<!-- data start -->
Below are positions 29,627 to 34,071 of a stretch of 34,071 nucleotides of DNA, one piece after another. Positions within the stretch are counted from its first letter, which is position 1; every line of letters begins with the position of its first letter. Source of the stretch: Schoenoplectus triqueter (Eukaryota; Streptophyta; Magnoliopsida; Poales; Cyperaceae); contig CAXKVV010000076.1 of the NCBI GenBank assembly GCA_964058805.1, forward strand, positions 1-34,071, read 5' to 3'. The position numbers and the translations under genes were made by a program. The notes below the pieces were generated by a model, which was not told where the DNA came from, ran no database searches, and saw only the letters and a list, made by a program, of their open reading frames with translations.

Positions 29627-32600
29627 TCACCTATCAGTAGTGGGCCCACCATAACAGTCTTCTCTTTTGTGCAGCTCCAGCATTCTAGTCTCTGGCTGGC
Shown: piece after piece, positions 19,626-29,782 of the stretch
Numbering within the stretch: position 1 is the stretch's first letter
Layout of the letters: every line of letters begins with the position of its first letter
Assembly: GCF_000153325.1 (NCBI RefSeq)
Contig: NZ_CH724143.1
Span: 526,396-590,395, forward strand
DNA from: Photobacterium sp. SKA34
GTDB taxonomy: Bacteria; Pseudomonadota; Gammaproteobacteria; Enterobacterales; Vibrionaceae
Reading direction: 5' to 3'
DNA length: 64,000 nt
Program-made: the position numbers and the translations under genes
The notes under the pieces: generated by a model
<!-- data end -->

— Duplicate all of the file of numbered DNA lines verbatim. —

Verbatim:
Below are positions 29,627 to 34,071 of a stretch of 34,071 nucleotides of DNA, one piece after another. Positions within the stretch are counted from its first letter, which is position 1; every line of letters begins with the position of its first letter. Source of the stretch: Schoenoplectus triqueter (Eukaryota; Streptophyta; Magnoliopsida; Poales; Cyperaceae); contig CAXKVV010000076.1 of the NCBI GenBank assembly GCA_964058805.1, forward strand, positions 1-34,071, read 5' to 3'. The position numbers and the translations under genes were made by a program. The notes below the pieces were generated by a model, which was not told where the DNA came from, ran no database searches, and saw only the letters and a list, made by a program, of their open reading frames with translations.

Positions 29627-32600
29627 TCACCTATCAGTAGTGGGCCCACCATAACAGTCTTCTCTTTTGTGCAGCTCCAGCATTCTAGTCTCTGGCTGGC
Shown: piece after piece, positions 19,626-29,782 of the stretch
Numbering within the stretch: position 1 is the stretch's first letter
Layout of the letters: every line of letters begins with the position of its first letter
Assembly: GCF_000153325.1 (NCBI RefSeq)
Contig: NZ_CH724143.1
Span: 526,396-590,395, forward strand
DNA from: Photobacterium sp. SKA34
GTDB taxonomy: Bacteria; Pseudomonadota; Gammaproteobacteria; Enterobacterales; Vibrionaceae
Reading direction: 5' to 3'
DNA length: 64,000 nt
Program-made: the position numbers and the translations under genes
The notes under the pieces: generated by a model